Singapore has developed its own variation of Chinese culture and an identity that resonates with Chinese Singaporeans as well as Singaporeans of other races, Prime Minister Lee Hsien Loong said last night.
Speaking at a dinner to mark the 95th anniversary of the Lianhe Zaobao newspaper, he cited a series of stories published in The Straits Times and Zaobao in February this year that was based on an exchange of six letters between The Straits Times' Yuen Sin and the Chinese daily's Ng Wai Mun.
Both journalists, who are bilingual, had exchanged views on issues such as the Special Assistance Plan schools that offer more opportunities for enriched Chinese-language learning, and the Chinese Singaporean identity.
The duo reflected the younger generation's views on Chinese Singaporean identity and culture, and it is different from that of the older generation, he said.
"They grew up in our multicultural society and understand our culture is unique, and not just a copy of another country's culture and heritage," he told the 500 guests at the gala event held at Shangri-La Hotel.
He noted that Zaobao's NewsHub editor Han Yong May had said in a commentary on the feature by the two journalists that it would take at least three generations for a population's collective identity to form.
PM Lee expressed the hope that Zaobao, with other Chinese groups, will create programmes that encourage people to preserve and promote Chinese culture.
This will help strengthen "our national identity" and inspire the young to deepen the understanding of their own culture and pass it on to future generations, he said.
MAINTAINING MEDIA'S CREDIBILITY
I hope all Singapore media, not just Zaobao, will retain their credibility and provide quality coverage for their readers. In this age where fake news is prevalent, this has become even more important.
PRIME MINISTER LEE HSIEN LOONG
PM Lee also acknowledged the efforts of Zaobao to transform itself in the face of technological disruption to the media industry, as well as its efforts to promote Chinese culture and language.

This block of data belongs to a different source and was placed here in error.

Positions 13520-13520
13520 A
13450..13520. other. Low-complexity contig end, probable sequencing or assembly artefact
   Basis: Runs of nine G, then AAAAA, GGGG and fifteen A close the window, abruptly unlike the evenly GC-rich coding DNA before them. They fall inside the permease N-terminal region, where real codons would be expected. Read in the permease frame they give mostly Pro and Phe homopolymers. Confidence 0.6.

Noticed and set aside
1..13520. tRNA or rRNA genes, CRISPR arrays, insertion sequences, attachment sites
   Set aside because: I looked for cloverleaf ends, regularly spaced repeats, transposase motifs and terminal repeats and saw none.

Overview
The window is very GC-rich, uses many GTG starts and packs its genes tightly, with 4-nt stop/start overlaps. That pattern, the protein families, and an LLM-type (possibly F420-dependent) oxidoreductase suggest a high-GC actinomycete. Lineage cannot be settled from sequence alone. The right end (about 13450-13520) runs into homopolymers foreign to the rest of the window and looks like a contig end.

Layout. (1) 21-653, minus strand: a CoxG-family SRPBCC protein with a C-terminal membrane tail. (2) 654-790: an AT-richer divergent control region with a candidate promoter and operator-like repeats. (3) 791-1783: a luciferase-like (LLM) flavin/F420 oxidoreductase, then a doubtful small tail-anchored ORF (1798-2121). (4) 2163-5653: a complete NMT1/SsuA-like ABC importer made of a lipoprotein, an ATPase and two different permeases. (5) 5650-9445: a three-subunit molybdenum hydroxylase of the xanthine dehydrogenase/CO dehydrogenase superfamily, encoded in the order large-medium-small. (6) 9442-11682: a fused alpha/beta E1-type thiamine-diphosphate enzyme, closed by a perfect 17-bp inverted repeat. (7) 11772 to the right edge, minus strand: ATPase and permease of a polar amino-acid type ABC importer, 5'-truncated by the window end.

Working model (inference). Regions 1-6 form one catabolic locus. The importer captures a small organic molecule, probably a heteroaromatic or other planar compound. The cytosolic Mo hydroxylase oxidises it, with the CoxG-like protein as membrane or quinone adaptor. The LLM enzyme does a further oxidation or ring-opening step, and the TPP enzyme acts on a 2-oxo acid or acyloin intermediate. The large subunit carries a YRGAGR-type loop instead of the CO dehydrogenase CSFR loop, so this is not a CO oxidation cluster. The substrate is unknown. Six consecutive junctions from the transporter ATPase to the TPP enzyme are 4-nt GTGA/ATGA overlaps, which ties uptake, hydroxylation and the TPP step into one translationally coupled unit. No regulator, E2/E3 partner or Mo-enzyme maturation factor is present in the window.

He said the almost 100-year-old newspaper is doing well partly because it serves as a window to the Chinese culture and the world for Singapore's younger generation.
Today, Zaobao is not just a staple for Chinese-educated elderly readers. "As the younger generations become more bilingual, you provide an alternative perspective from the English media," he said.
In doing so, the paper gives them a more rounded perspective on the world and Singapore, he added.
Zaobao's competitive edge also lies in how it interprets regional developments through a Singaporean lens, PM Lee said.
"Singaporean readers find the views relatable, and foreign Chinese readers find them refreshing," he said. "As international attention on China and the region grows, Zaobao has continued to provide an objective and credible perspective on developments in China and Asia."
Zaobao, he added, has established considerable trust among its readers. He cited how its reporting perspective remains objective and balanced amid the tensions between China and the United States.
In an April poll done by a China news agency and university, it ranked as the most influential Chinese new media outlet in the world.
He referred to a commentary by former Zaobao editor Lim Jim Koon that was published in the daily yesterday. Mr Lim wrote that Zaobao needs to adapt to the times, but it must remain credible.
PM Lee said: "Actually, I hope all Singapore media, not just Zaobao, will retain their credibility and provide quality coverage for their readers. In this age where fake news is prevalent, this has become even more important.''
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